George Fox Fannin, farmer and plant collector, was the fourth child of Thomas and Ellen Fannin, who arrived in South Africa from England with their large family in 1845. After two years in Cape Town they moved to Natal and settled in the midlands, some 30 km north-east of Pietermaritzburg, on a farm which Thomas renamed The Dargle. They were one of the earliest settler families in the region and derived their income mainly from cutting timber on the farm. George Fox served as field cornet for Ward 4, Pietermaritzburg, in 1854-1855. In July 1858 he was granted the farm Rathmines, next to The Dargle, and in 1860 joined his father in a partnership as timber merchants and sawmill owners. Their business was not successful.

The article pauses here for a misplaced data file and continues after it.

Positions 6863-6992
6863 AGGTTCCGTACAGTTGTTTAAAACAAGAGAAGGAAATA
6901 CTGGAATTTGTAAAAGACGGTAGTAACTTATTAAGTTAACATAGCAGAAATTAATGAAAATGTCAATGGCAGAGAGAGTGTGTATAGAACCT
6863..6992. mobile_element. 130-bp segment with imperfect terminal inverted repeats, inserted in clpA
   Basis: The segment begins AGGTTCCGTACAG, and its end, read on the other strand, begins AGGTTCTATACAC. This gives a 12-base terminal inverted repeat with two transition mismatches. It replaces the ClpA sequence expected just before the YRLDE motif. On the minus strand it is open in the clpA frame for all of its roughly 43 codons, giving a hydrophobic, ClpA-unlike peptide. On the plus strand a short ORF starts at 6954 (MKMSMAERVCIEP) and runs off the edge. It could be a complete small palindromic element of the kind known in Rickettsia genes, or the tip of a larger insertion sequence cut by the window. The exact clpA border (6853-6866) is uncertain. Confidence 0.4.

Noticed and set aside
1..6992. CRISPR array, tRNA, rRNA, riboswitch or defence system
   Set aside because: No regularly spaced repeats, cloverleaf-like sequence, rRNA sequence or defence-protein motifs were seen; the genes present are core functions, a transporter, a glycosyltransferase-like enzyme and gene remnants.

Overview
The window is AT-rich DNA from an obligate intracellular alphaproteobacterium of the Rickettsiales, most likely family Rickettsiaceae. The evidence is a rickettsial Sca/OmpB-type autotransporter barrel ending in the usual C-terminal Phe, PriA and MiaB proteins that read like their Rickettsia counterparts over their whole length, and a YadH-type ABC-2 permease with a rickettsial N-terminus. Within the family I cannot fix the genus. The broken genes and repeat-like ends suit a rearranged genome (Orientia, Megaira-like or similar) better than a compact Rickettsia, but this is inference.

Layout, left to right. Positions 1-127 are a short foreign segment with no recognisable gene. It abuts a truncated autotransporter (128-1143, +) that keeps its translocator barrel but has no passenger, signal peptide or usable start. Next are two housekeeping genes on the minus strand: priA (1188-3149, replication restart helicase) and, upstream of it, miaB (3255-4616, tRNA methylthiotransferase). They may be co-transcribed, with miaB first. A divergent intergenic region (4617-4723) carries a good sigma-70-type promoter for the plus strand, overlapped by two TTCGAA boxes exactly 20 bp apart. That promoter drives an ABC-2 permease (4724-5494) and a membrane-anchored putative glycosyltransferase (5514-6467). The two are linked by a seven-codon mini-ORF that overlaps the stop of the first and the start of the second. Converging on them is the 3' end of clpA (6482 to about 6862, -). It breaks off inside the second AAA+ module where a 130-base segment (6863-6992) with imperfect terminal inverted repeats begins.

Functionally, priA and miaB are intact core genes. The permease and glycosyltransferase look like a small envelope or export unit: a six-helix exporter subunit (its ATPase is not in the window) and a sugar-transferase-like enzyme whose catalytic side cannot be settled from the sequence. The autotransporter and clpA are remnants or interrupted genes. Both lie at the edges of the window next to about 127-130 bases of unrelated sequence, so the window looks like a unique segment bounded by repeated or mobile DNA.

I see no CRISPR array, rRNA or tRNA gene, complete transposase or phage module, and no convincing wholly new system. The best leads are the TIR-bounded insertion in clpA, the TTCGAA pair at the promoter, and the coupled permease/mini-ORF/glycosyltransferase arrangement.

George remained in the region for the rest of his short life and never married. He took an interest in the local veld flowers, particularly in orchids and the Asclepiadaceae, and sent many new species to W.H. Harvey* in Dublin. In the preface to Volume 3 of the Flora Capensis (1865) Harvey thanked him for "very interesting collections of plants, including many novelties, made in the neighbourhood of his residence." The plants were pressed by his younger sister, Marrianne E. Fannin*, but Harvey mistakenly assumed she was George's wife and initially attributed the plants to "Mrs G. Fannin". He named the genus Fanninia and several species after them, including a giant Anemone which George had discovered in 1863, Anemone fanninii, and the orchid Disperis fanniniae.